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20 Aug

Haute Review: Toilet – Ek Prem Katha

Something Haute rating: 4.5 out of 5 stars

Out of all mediums available to humans for communication, visual culture presents the world to us just the way we mold it. After all, we all love watching happy endings and goofy comedies without batting an eye. But, what if that same space is used to show us a mirror to the society we inhabit? The answer is, we find our true reality and we often hate it. Such is the example of Toilet – Ek Prem Katha. A two-and-a-half-hour epic that will probably make you question – if not hate – the third world civilization we live in.

Narrating the life of a go-getter Keshav (Akshay Kumar) and a relatively liberal Jaya (Bhumi Pednekar), the film mazes through the first half with the two falling in love, marrying, and a conflict rising. However, unlike any other Bollywood flick you might have seen this year, this isn’t any ordinary fight. It’s about a toilet. That’s right, as the eponymous tale suggests, it doesn’t strike Keshav to tell his wife that his house doesn’t have a toilet. This, of course, puts their marriage in unpleasant territory.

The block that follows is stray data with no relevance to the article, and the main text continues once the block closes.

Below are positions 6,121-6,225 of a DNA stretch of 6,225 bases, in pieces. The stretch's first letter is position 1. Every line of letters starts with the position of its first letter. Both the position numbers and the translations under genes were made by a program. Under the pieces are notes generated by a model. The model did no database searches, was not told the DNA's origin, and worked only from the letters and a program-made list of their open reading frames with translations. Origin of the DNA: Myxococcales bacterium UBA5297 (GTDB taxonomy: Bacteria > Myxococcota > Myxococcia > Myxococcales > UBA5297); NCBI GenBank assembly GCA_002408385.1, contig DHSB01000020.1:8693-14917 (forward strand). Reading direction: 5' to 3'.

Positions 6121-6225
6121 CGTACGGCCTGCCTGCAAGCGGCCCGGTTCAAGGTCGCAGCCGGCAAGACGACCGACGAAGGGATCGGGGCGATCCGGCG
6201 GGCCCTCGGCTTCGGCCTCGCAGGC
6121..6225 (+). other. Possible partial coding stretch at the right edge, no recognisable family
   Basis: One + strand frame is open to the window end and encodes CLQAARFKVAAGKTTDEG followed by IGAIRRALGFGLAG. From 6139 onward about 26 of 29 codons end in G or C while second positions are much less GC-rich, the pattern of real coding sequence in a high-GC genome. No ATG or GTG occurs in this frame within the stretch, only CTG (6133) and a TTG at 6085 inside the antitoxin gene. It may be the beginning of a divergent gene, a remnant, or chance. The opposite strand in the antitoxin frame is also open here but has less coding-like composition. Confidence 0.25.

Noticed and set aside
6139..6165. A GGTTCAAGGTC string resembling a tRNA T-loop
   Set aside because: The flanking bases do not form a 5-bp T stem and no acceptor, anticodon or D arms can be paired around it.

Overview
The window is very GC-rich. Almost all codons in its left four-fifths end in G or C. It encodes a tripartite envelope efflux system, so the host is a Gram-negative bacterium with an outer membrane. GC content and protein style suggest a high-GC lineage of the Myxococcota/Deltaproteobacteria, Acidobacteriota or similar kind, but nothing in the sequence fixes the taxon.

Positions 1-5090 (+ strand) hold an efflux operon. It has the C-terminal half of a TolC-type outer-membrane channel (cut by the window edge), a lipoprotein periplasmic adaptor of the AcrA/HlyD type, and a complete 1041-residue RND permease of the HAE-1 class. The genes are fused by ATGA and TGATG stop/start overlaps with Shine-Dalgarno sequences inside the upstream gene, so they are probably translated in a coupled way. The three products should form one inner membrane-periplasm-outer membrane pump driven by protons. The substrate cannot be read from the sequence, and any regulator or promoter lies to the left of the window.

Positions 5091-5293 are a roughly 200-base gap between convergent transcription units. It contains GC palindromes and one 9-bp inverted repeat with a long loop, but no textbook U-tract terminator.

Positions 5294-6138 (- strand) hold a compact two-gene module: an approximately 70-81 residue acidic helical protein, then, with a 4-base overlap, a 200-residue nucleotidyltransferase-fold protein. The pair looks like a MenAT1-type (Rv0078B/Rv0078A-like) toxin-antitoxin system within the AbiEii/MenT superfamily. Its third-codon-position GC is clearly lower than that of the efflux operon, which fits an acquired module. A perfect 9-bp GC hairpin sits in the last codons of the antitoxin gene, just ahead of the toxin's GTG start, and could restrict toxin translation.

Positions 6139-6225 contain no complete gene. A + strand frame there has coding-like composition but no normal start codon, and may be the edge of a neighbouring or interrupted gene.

Directed by Shree Narayan Singh, the film is a welcome respite from Bollywood’s continuous slump at the box office, which even made the Khans of the industry worry about their luck. However, what makes Toilet – Ek Prem Katha such a success isn’t really just Akshay’s acting, but the fact that the film has substance and meaning. It truly isn’t made for the leave-your-brain-at-home crowd but those who bring it with them.

 

The two-and-a-half-hour epic that will probably make you question – if not hate, the civilization we live in.

 

Having said that, Akshay Kumar in a funny yet convincing role is the backbone of this satire whereas Bhumi Pednekar is perfect as the righteous and feisty Jaya.

For a majority of us who take the toilets in our homes for granted, we need to realize that about more than half of India and – many areas of Pakistan too – still practice open defecation! Yes, anyone wondering if these areas exist in the twenty first century, should also realize these specific geographic locations also hold the largest populations of the Subcontinent and are the most marginalized. However, that still isn’t what the film narrates. What it really depicts is the human condition, where it’s perfectly fine to answer the call of nature in fields and risk infections but having a loo built in the house is uncouth.

Holding up a mirror to society, Toilet – Ek Prem Katha is no flush-worthy concept and if anything, it’s probably the most entertaining film from Bollywood this year.

 

 

 

 

Shahjehan Saleem

The author is Deputy Editor at Something Haute as well as a professor in the Media Sciences department at SZABIST, Karachi. Socio-cultural theories and geography fill up the rest of his time.